In a disclosure-based regime for securities regulation, research analysts have a significant role to play. When issuers and intermediaries are required to make extensive disclosures as mandated by law, it gives rise to the risk of “information overload”. The recipients of the information are unable to meaningfully decipher the impact of such information, particularly where the emphasis is on quantity rather than on quality of information. Research analysts play the role of distilling the information using their expertise and making it available in a form that both institutional and retail investors can meaningfully rely upon. In other words, they provide informational intermediation.
While research analysts perform a useful role in the securities markets, past experience suggests that they are also prone to several conflicts of interests that may cloud the independence of their analysis and output. This is because research analysts or their related entities often provide other services to companies they cover in their research analysis. The role of research analysts was also the subject matter of great discussion in the context of the Internet bubble over a decade ago. All of these have caught the attention of securities regulators who have sought to extend their oversight to research analysis.
In India, in the past research analysts were not regulated. However, over the years, they have come under the ambit of tangential regulation not directly intended at addressing them. These include the SEBI (Prohibition of Insider Trading) Regulations (and more specifically the model code of conduct for corporate disclosures). Now, SEBI has proposed a new set of regulations to specifically regulate research analysts in the Indian markets.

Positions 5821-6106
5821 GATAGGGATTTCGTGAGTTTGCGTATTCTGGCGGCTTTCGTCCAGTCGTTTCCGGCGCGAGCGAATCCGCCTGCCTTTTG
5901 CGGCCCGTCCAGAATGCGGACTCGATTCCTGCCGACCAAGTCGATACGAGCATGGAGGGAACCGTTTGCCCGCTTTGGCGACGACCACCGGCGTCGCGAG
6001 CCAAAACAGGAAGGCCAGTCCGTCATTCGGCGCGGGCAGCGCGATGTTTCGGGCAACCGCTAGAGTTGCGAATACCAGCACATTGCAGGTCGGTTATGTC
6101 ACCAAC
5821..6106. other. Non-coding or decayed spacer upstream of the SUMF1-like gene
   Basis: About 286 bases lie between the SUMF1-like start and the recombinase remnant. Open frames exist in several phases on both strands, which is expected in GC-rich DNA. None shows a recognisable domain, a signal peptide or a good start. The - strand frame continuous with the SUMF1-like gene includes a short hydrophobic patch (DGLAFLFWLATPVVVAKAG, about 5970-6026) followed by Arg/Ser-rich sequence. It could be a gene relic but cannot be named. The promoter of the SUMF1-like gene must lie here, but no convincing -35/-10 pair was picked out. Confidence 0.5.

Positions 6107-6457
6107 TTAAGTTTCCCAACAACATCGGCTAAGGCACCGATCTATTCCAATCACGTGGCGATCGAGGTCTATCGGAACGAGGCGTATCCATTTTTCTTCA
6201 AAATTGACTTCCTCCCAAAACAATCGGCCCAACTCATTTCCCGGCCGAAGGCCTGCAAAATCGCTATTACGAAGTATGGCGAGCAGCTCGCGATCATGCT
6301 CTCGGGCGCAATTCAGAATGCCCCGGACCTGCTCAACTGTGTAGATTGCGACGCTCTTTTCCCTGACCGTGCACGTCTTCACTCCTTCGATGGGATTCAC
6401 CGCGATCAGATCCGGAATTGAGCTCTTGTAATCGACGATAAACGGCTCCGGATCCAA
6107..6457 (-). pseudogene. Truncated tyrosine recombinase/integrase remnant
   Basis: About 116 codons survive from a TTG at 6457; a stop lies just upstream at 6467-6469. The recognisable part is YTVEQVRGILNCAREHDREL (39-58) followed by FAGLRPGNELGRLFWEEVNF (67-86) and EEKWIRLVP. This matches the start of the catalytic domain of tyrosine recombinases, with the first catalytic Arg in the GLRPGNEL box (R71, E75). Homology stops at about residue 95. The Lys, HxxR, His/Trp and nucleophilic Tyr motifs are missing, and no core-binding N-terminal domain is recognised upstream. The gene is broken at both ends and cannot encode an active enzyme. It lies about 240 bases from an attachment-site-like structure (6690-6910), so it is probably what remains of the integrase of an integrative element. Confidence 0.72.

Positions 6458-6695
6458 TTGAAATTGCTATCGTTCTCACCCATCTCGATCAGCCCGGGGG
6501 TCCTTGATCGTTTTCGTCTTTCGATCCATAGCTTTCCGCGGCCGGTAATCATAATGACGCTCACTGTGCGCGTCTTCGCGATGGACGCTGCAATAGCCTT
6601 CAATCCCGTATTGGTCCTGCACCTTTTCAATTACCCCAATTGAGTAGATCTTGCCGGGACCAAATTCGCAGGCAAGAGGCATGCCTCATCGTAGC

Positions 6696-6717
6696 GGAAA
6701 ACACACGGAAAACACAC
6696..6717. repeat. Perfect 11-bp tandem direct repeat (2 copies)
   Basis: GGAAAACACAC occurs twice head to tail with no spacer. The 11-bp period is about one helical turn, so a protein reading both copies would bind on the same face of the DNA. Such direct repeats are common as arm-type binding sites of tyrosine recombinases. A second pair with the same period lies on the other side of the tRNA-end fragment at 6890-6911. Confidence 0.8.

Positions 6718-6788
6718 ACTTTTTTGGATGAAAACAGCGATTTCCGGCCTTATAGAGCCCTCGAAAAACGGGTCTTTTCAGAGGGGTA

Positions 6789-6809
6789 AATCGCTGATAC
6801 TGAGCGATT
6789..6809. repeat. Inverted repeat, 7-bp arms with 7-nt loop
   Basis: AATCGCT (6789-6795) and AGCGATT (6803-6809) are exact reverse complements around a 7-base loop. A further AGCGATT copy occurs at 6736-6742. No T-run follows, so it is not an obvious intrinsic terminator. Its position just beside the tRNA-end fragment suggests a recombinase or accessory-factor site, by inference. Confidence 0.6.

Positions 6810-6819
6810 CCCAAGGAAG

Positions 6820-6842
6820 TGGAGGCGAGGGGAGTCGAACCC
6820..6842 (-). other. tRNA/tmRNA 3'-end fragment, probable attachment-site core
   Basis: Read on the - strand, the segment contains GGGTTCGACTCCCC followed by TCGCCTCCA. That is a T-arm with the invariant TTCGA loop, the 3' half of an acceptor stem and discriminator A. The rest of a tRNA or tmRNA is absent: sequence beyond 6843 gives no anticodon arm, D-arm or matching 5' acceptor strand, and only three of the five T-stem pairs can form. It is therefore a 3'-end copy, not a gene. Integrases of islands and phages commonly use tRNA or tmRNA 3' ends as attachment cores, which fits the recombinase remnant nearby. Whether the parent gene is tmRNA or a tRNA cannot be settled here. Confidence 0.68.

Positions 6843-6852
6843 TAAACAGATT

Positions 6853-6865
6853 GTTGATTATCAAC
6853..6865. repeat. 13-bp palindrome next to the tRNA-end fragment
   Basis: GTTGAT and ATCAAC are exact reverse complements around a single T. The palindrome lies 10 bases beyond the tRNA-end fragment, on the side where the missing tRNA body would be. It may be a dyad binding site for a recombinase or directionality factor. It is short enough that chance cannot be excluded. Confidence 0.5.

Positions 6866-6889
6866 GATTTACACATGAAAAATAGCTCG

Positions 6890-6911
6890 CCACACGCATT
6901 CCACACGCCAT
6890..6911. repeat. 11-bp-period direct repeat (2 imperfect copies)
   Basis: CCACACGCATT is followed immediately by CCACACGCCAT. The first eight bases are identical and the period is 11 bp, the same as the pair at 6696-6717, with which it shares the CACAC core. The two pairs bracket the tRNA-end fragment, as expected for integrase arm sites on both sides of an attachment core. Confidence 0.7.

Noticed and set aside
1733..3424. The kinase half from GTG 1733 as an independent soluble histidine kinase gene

Last week, SEBI issued a Consultation Paper on Proposed Regulation of Research Analysts for public comments, along with the draft SEBI (Research Analyst) Regulations, 2013. They seek to regulate independent research analysts, intermediaries that employ research analysts and also research analysts providing recommendations in the public media. Although not entirely clear from the draft regulations, this might presumably cover announcements in the social media as well.
In order to bring research analysts within SEBI’s ambit, they are required to register with it. They must also provide necessary disclosures regarding conflicts of interest. All of these are intended to enhance transparency and independence of the analysis. However, certain types of entities such as investment advisers, asset management companies, proxy advisory service providers and fund managers of alternative investment funds are not required to be registered under these regulations.